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Some school districts have made major investments in farm to table school lunches but inflation is making it more difficult

Some school districts have made major investments in farm to table school lunches but inflation is making it more difficult


As the fine-dining chef at her high school served samples of his newest recipes, Anahi Nava Flores gave her critique of a baguette sandwich with Toscano salami, organic Monterey Jack, arugula and a scratch-made basil spread: “This pesto aioli is good!”

Classmate Kentaro Turner devoured a deli-style pastrami melt on sourdough and moved on to free-range chicken simmered in chipotle broth with Spanish-style rice. “Everything is delicious!”

These are not words typically uttered in school cafeterias.

The food served at the suburban San Francisco school system, Mount Diablo Unified, reflects a trend away from mass-produced, reheated meals. Its lunch menus are filled with California-grown fruits and vegetables, grass-fed meats and recipes that defy the stereotype of inedible school food.

Among American schoolchildren, these students are in the lucky minority. Making fresh meals requires significant investment and, in many areas, an overhaul of how school kitchens have operated for decades. Inflation and supply chain disruptions have only made it harder on school nutrition directors, widening gaps in access to affordable, high-quality food.

What’s more, federal money to boost lunch budgets has declined. The government last year ended a pandemic-era program offering free school meals to everyone. A few states, such as California, have been paying to keep meals free for all students, but most states went back to charging all but the neediest kids for meals.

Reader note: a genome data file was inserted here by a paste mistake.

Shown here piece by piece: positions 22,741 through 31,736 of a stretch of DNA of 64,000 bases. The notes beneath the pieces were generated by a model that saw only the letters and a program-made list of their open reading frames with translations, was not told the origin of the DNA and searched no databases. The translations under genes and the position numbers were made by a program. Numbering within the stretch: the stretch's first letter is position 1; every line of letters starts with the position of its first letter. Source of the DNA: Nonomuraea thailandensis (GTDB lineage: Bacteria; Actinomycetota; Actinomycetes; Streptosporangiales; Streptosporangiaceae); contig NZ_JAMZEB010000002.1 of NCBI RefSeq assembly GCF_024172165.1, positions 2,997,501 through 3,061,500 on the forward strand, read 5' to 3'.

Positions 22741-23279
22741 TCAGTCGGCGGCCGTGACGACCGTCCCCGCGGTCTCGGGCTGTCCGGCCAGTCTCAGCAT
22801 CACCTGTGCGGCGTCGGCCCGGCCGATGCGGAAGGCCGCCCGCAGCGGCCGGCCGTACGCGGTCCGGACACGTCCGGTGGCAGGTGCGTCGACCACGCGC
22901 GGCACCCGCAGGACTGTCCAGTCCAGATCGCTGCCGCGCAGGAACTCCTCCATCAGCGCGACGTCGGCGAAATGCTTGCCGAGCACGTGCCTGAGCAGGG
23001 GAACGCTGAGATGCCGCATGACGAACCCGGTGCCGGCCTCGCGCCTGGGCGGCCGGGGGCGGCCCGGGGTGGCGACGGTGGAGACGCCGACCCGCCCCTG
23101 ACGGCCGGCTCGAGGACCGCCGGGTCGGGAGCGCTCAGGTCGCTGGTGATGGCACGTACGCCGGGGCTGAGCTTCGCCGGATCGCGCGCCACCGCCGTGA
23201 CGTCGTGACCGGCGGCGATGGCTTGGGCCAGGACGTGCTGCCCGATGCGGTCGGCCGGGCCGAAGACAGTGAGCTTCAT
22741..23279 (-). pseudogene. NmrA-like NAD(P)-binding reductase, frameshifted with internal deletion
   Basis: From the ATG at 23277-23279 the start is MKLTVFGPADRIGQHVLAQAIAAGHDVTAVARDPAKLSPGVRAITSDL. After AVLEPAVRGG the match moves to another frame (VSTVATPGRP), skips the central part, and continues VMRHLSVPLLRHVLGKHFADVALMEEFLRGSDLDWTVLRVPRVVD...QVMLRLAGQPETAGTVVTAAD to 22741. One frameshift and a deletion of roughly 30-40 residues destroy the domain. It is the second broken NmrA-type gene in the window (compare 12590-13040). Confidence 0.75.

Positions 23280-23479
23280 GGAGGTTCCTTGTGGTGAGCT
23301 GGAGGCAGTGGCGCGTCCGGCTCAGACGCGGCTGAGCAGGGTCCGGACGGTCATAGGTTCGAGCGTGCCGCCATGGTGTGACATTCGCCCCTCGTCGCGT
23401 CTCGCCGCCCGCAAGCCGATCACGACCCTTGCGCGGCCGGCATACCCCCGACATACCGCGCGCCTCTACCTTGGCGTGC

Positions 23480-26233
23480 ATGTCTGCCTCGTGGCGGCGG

Increases in money from California’s state government have made it possible for Mount Diablo to buy fresher local ingredients and hire the chef, Josh Gjersand, a veteran of Michelin-starred restaurants. Local farms, bakers, creameries and fishermen now supply most ingredients to the district, which serves 30,000 students from wealthy and low-income communities east of San Francisco.

On a recent January morning, student taste testers were sampling Gjersand’s latest creations. His daily specials have ranged from barbecue spare ribs to fresh red snapper on a whole-grain brioche bun.

“I love the idea of serving students better food,” said Gjersand, who quit restaurants during the pandemic, when serving a wagyu-beef-and-caviar crowd lost its luster. “School cafeterias should feel like restaurants, and not fast food chains.”

School systems elsewhere can only dream of such offerings.

“Financially, we are dying right now,” said Patti Bilbrey, nutrition…

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